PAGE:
I can’t believe I’m saying this, but I’m starting to not dislike Campaign quite so much

Campaign magazine has been the UK ad industry’s rag of choice for as long as anyone can remember (years ago someone – I think it was John Hegarty – ran an ad for it with the line ‘when was the last time someone stole your copy of Marketing Week?’).

In the twenty-or-so years I’ve been a reader, it’s changed a great deal, generally with the ebb and flow of the industry itself. When things were a bit more fun and glamorous in the 90s Campaign was equally so, reflecting the position we thought the industry was in as a purveyor of million-pound Levi’s ads that the public swooned over.

But even in those days it was generally considered to be little more than the perfect way to occupy the time it took to do a Thursday morning dump. Yes, everyone read it and by default gave a shit (pun intended) about what was in it, but to a great extent that was because there was no decent competition.

But in the last decade or so it’s been particularly poor. Last August I wrote a post about its insane run of front page headlines that mentioned pitches and speculated thus:

1. Nothing interesting is happening in advertising beyond these pitches. Possible, but surely someone has started up an agency in this time. When did 101 start?  What’s Beta doing now?  What about when Farah Ramzen left AMV? Wasn’t that a big enough story for the front page?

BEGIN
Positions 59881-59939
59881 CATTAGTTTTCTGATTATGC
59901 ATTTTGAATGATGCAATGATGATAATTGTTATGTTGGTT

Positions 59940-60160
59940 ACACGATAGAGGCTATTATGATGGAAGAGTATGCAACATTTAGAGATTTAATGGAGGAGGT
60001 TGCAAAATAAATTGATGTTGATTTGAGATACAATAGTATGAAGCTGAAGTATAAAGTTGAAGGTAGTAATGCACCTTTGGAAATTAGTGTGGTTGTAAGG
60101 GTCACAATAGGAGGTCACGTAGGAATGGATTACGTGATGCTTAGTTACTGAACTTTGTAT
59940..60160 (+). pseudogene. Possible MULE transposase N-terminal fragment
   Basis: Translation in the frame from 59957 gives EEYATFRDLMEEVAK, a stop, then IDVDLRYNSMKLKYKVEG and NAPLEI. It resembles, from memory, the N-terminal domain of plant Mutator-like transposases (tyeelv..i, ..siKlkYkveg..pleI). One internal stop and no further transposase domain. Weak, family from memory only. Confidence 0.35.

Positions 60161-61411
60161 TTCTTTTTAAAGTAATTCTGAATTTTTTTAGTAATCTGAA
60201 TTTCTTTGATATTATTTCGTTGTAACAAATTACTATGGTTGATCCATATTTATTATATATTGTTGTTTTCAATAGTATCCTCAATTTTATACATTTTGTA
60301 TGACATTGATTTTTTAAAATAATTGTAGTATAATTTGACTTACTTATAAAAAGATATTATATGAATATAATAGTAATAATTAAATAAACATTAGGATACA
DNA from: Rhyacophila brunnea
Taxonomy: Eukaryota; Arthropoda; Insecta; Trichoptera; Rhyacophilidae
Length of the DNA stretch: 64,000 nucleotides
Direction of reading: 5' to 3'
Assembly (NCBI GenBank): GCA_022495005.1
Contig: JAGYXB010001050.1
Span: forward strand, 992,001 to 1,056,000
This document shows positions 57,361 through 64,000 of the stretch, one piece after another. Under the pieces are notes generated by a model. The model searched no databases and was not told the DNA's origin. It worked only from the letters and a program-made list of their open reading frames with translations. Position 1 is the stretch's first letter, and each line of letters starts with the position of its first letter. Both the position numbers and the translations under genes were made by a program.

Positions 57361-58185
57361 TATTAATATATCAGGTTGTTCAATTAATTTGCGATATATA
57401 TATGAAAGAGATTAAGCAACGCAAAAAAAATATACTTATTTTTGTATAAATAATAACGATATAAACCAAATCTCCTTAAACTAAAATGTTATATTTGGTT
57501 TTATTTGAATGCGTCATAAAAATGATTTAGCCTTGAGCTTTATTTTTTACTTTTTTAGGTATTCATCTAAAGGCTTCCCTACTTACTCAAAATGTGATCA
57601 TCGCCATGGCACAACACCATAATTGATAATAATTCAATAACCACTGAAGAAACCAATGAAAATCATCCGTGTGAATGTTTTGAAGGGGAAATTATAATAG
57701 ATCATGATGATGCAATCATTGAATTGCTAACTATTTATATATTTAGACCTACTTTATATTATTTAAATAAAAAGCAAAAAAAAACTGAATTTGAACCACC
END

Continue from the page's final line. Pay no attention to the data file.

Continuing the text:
2. Campaign doesn’t consider anything but account moves to be significant enough for the front page. Maybe. I mean, it is a really awful, lazy, dull, unambitious, craven excuse for a magazine. It’s just possible that they can’t be bothered to do anything other than regurgitate press releases.

One of the two.

A commenter pointed out that it was indeed mainly made up of press releases from firms who used this PR company, which coincidentally was run by the husband Campaign’s then editrix.

So far so shite, but sometime recently, perhaps this year, it seems to have been taken over by people who, while they may not exactly be Woodward and Bernstein, do seem to have added a bit more meat to a few of their articles and opinions.

I confess I don’t read it every week, but it just seems to have a touch more substance these days (aside from the ridiculousness of doing a radio Private View).

Perhaps it will continue to improve. I’ll keep an eye on every third copy and see what happens.